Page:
Image credit above: "The top image shows the Swiss Rhone Glacier in June 2007; the second image shows the same glacier in June 2014." Simon Oberli.
World's Glaciers Melting At Fastest Rate Since Record-Keeping Began. Globally 3 times the ice volume stored in the Alps is lost every year, according to new research highlighted at Huffington Post; here's a clip: "The world's glaciers have melted to the lowest levels since record-keeping began more than 120 years ago, according to a study conducted by the World Glacier Monitoring Service that was released on Monday. The research, published in the Journal of Glaciology, provides new evidence that climate change has spurred the rapid decline of thousands of the world's ice shelves over the past century. The first decade of the 21st century saw the fastest loss of ice since scientists began tracking it in 1894 -- and perhaps in recorded history, WGMS reported..."
Methane in Atmosphere May Greatly Exceed Estimates. Which is problematic, considering methane is a greenhouse gas far more concentrated and potent than CO2. Here's an excerpt from The New York Times: "A device commonly used to measure the methane that leaks from industrial sources may greatly underestimate those emissions, said an inventor of the technology that the device relies on. The claim, published Tuesday in a peer-reviewed scientific journal, suggests that the amount of escaped methane, a potent greenhouse gas, could be far greater than accepted estimates from scientists, industry and regulators. The new paper focuses on a much-heralded report sponsored by the Environmental Defense Fund and published by University of Texas researchers in 2013; that report is part of a major effort to accurately measure the methane problem..." (File image: ThinkProgress).
Clean Power Plan: Your State-By-State Greenhouse Gas Emissions. In 2012 Minnesota accounted for 1.73% of the USA's greenhouse gas emissions. Here's an excerpt from U.S. News: "...The 10 biggest greenhouse gas emitters, from Texas to Michigan, accounted for nearly half of all U.S. emissions in 2012, it found. Texas, alone, made up one-eighth of all the country’s emissions, mostly from the sheer size of its industrial, electric and transportation sectors. In fact, transporation in Texas alone generated more than 3 percent of the nation's total emissions – greater than all of Michigan or even the 10 greenest states combined..."
Will Clean Power Plan Accelerate Renewables? Andrew Freedman has an analysis at Mashable; here's an excerpt: "...The rule is designed to give states flexibility in determining how to meet the national carbon standards. All states will get an emissions reduction goal, and each can determine on its own how to get there. For example, a state can switch its power plants from coal to natural gas, build tons of solar installations, or join cap and trade systems, while others may find it economically advantageous to shutter plants and take other actions. States will submit their plans by 2018 at the latest, and start cutting emissions by 2022..."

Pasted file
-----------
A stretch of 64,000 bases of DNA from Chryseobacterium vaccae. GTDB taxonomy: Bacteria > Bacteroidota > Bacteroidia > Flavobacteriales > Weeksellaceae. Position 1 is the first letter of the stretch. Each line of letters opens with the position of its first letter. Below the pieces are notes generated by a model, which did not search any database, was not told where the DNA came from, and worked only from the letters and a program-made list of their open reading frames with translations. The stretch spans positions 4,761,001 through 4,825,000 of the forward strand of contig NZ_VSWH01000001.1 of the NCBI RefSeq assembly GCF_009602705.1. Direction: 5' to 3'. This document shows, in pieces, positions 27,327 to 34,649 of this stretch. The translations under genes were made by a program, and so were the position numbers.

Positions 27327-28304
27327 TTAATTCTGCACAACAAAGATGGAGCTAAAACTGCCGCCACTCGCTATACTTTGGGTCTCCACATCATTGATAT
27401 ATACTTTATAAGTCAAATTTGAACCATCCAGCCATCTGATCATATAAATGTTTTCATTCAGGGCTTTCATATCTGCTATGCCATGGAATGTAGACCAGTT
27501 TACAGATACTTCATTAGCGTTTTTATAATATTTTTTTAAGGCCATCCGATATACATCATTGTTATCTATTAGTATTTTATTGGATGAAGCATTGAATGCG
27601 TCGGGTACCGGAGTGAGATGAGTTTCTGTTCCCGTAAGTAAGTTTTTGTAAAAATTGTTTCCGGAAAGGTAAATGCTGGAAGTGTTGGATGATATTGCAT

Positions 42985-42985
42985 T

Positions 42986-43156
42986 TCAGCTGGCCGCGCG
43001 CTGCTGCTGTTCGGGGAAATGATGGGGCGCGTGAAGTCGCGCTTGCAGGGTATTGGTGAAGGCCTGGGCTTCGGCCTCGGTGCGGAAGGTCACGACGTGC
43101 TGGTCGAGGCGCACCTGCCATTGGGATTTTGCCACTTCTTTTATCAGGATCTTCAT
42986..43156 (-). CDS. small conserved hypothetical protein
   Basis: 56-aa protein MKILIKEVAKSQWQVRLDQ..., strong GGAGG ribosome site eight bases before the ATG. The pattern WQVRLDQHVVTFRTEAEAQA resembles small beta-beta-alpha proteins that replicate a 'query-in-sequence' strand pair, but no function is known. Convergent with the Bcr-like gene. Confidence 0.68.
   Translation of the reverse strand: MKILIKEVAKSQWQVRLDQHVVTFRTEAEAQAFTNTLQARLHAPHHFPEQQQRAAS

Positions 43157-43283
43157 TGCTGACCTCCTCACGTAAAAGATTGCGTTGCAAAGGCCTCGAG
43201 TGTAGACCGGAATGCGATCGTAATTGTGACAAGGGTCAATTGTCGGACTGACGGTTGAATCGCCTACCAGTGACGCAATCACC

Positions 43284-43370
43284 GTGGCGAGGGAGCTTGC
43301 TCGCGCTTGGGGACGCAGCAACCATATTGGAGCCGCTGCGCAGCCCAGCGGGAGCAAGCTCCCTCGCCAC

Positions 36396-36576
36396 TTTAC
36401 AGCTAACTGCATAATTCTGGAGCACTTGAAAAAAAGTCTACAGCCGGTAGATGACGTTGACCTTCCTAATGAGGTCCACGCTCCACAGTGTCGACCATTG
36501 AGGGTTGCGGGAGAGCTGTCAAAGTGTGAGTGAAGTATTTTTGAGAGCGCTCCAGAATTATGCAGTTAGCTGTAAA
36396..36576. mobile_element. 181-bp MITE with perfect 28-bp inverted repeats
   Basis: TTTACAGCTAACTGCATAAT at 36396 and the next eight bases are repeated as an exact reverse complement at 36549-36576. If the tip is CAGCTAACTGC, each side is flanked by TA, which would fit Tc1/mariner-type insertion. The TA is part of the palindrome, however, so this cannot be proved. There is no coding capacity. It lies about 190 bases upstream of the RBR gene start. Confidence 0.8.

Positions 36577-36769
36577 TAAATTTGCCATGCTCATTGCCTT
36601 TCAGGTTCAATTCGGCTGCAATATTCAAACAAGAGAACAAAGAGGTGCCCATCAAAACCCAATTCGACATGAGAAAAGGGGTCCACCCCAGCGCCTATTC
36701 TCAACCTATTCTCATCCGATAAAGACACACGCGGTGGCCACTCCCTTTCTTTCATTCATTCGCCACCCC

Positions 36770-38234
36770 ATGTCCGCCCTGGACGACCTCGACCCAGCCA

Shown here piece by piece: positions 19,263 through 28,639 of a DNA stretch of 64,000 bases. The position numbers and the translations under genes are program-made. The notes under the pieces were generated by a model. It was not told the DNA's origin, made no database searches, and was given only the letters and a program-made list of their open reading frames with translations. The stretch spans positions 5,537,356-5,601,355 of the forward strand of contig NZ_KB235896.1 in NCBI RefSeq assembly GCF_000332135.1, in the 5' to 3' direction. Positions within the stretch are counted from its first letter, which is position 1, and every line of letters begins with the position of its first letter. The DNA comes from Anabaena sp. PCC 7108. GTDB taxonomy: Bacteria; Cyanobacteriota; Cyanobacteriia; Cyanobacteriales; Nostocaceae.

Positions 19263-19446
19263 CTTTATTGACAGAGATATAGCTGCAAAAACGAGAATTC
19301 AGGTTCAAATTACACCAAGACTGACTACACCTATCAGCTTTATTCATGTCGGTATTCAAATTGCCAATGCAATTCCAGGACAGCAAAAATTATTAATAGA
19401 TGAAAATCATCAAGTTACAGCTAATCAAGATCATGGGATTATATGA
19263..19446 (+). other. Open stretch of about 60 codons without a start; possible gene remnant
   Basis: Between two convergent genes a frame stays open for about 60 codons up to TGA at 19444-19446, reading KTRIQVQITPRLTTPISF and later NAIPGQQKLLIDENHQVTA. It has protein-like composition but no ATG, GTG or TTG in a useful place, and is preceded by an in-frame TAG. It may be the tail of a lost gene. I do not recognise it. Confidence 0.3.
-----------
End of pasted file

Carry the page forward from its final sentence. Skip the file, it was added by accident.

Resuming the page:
Climate Battle Will Likely Divide Red and Blue States Down a Green Line. NationalJournal takes a look at why some states are having a harder time coming to terms with the Clean Power Plan than others. Here's an excerpt: "...As the maps (above) show, red and blue states begin this process in very different positions relative to carbon emissions. The first map ranks the states based on how much carbon they emit per each megawatt of electricity they generate, according to the figures the EPA issued when it released the proposed rule last year. Since coal emits much more carbon per unit of electricity generated than other fuels (such as natural gas, much less solar or wind), the states that rely most on coal for their power top the list for electricity-related carbon emissions..."
Fact or Fiction? Natural Gas Will Reduce Global Warming Pollution. Scientific American takes a look; here's a clip: "...Natural gas did play a significant supporting role in reducing pollution from the energy sector, however—a role that has increased over time as people and companies have started buying more stuff. The shift away from burning coal has counterbalanced population growth, according to this new analysis. In fact, cheap and abundant natural gas appears to have helped keep some 160 new coal-fired power plants from being built, which would have spewed hundreds of millions of metric tons of CO2 over the years. Coal's share of electricity generation in the U.S. has been dropping since 2009 and more than 180 gigawatts of power plants that burn natural gas have been built since 1990..."
A Clean-Energy Breakthrough. Here's a snippet of an Op-Ed at The Wall Street Journal: "...Some question whether the EPA has the authority to take this step. They are arguing a point that was settled eight years ago. The Supreme Court ruled in 2007 that the EPA has a clear responsibility under the Clean Air Act to act to reduce emissions of climate-altering pollution. The plan is also necessary. Without it, a lack of basic federal standards to reduce power-plant emissions created a bad mix of uncertainty for industry and unsafe pollution for the climate. The longer we delay addressing climate-change issues in a serious way, the greater the risk posed to national economic growth, long-term investment and job creation..."